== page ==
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Turbine plans don't get off the ground  

Controversial moves to build a huge wind turbine by the M4 near Swindon have been toppled following a heated debate.

Green-energy pioneers clashed with countryside campaigners in a row over whether the need for renewable energy outweighed the effects on local businesses and the countryside.

One of the country’s leading horse racing fraternities also claimed that the revolving arms of the proposed 265ft pylon – 80ft taller than Nelson’s Column – would spook the horses.

A mile from the Wiltshire village of Baydon and two miles from the famous Lambourn horse-racing community, the turbine was earmarked for a site next to Membury Services.

It would have provided enough electricity to supply 640 typical UK homes and become a major landmark seen by thousands of motorists.

But the scheme at Baydon Meadow in a designated Area of Outstanding Natural Beauty was rejected by 33 votes to 13 at a full meeting of West Berkshire Council. The site is 200m inside Berkshire, close to the Wiltshire border.

Supporting the plan, Councillor Jeff Brooks called on members to vote in favour the “bigger issue” of climate change, which he said contributed to July’s floods.

He said: “This is about the greater public good. It’s about the planetary good and we really have to make a stand.”

But council leader of the Tory-run authority Graham Jones described the site as “uniquely bad”, as it threatened businesses and a protected area of countryside. He was supported by local airfield businessmen Ralph Jones and Chanelle McCoy, wife of top jumps jockey Tony McCoy.

They claimed the turbine would threaten the safety of gliders flying from nearby Membury airfield and highly-strung young racehorses being trained in the Lambourn Valley.

Livelihoods would be ruined across the valley if industries were forced to move away, they claimed.

The £1 million plan to create clean, renewable energy was first unveiled by landowners Matt and Rachel Partridge in 2002.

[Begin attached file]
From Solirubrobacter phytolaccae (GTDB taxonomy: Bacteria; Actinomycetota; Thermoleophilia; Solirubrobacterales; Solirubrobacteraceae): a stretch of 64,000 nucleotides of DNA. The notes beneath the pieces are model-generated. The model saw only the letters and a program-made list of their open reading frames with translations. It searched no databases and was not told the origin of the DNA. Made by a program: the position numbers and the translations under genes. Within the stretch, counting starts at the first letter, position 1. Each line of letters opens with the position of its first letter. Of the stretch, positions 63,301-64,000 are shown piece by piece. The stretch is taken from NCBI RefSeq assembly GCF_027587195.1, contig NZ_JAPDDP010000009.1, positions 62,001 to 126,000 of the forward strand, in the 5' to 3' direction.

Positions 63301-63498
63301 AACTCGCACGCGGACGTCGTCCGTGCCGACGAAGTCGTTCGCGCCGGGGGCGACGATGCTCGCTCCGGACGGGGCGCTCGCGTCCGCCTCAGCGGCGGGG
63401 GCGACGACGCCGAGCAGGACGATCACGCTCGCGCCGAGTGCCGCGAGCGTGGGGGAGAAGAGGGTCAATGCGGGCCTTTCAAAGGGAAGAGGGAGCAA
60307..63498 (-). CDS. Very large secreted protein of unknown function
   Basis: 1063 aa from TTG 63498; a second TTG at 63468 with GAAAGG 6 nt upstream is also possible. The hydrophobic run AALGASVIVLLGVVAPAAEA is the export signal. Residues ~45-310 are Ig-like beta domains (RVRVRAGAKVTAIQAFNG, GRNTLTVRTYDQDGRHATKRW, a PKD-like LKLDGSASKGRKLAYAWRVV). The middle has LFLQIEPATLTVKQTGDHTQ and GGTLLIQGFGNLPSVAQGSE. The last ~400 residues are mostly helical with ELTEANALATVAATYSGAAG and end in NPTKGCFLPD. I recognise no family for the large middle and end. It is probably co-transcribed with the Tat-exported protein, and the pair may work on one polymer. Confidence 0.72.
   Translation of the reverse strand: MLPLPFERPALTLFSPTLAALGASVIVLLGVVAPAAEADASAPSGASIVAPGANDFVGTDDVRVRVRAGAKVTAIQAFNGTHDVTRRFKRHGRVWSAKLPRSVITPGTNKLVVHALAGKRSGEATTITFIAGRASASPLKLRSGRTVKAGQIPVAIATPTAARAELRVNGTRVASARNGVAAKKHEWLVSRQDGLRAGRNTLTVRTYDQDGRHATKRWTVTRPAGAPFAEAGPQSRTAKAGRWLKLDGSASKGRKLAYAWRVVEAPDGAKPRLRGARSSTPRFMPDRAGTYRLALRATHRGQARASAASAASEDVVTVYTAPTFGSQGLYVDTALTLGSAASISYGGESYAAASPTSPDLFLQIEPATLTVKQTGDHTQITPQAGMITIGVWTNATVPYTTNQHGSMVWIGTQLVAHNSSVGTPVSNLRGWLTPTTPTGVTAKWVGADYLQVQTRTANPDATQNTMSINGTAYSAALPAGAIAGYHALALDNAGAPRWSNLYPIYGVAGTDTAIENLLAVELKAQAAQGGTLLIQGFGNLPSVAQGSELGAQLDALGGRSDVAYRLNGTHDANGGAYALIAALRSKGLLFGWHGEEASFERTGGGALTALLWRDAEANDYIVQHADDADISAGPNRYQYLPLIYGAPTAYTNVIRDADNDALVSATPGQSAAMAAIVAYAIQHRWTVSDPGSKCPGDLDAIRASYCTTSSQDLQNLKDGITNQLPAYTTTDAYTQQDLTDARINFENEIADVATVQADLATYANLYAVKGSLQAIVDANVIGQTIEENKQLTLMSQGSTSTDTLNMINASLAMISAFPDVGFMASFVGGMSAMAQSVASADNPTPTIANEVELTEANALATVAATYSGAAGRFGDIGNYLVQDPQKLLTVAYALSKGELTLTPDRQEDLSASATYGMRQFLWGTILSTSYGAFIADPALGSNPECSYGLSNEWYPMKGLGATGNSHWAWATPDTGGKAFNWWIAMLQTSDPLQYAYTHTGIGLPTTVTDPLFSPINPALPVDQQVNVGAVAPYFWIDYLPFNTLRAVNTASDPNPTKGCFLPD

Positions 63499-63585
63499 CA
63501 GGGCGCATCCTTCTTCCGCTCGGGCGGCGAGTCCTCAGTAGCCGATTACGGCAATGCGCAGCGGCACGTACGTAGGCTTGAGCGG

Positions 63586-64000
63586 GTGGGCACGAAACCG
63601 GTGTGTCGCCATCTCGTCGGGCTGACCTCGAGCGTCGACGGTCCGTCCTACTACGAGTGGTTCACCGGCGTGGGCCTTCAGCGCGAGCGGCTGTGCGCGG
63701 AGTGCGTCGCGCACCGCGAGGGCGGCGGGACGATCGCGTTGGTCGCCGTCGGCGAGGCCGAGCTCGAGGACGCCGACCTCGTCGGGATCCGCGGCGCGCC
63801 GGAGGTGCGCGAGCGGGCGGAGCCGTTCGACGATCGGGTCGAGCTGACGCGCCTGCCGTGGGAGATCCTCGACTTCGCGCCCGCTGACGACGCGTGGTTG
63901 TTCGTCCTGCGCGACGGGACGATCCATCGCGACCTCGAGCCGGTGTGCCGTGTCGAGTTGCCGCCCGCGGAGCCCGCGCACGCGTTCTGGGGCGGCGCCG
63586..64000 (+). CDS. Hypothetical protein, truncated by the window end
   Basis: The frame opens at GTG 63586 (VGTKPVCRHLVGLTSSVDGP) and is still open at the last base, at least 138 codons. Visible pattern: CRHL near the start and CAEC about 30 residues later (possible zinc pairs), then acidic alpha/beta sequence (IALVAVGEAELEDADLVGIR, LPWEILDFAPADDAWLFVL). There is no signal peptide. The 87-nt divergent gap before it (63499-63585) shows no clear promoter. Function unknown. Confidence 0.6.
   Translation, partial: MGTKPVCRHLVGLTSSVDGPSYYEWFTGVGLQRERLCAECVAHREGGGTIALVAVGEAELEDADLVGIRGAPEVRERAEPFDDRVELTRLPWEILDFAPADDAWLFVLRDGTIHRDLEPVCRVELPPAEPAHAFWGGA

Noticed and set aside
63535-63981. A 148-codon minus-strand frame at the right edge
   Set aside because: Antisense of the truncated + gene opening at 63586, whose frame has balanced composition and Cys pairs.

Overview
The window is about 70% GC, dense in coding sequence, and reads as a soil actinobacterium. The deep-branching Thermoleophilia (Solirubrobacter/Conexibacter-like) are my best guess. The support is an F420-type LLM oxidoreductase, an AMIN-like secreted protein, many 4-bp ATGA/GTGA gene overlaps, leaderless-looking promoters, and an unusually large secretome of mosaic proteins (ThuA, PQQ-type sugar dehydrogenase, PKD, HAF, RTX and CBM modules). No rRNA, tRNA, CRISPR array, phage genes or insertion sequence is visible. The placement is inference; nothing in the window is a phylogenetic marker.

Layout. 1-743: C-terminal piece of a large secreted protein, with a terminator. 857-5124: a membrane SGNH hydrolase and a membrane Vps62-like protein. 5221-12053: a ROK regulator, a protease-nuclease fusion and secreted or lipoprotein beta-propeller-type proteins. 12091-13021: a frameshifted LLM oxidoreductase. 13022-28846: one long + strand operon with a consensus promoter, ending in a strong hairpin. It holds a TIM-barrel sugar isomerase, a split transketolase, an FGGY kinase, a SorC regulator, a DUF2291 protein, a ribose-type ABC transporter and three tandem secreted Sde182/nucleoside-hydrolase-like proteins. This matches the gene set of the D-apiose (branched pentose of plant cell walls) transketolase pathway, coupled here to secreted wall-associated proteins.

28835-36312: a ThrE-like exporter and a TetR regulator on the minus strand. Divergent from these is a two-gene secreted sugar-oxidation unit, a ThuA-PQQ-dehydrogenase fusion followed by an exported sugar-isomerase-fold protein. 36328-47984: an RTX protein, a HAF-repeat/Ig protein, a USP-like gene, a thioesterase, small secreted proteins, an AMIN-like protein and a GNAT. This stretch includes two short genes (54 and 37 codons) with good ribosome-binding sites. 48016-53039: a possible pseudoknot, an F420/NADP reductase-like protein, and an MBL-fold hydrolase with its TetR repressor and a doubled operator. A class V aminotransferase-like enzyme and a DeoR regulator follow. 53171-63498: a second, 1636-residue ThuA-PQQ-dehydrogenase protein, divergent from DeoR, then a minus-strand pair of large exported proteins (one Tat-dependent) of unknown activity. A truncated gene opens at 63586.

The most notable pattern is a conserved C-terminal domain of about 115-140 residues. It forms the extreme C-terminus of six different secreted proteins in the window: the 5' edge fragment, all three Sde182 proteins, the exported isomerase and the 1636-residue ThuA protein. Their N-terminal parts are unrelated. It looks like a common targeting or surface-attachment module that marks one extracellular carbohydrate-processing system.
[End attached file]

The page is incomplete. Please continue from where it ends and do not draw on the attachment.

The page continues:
The following year it was rejected by council planners and then on appeal because of its detrimental impact on the surrounding area. Earlier this year committed environmentalists Mr and Mrs Partridge revived the project after teaming up with a specialist company called Energy4All. The firm is erecting turbines at Westmill Farm near Swindon after landowner Adam Twine won planning permission following a 10-year battle.

The Partridges said the project dovetailed with Government calls for more renewable energy and are talking with Energy4all over the possibility of mounting an appeal.

Last night Energy4all development director Angela Duignan said: “We are disappointed but not surprised.

“How will we ever deliver a carbon-free future when crucial schemes like this are rejected?”

Western Daily Press

14 December 2007

This article is the work of the source indicated. Any opinions expressed in it are not necessarily those of National Wind Watch.

The copyright of this article resides with the author or publisher indicated. As part of its noncommercial effort to present the environmental, social, scientific, and economic issues of large-scale wind power development to a global audience seeking such information, National Wind Watch endeavors to observe “fair use” as provided for in section 107 of U.S. Copyright Law and similar “fair dealing” provisions of the copyright laws of other nations. Send requests to excerpt, general inquiries, and comments via e-mail.

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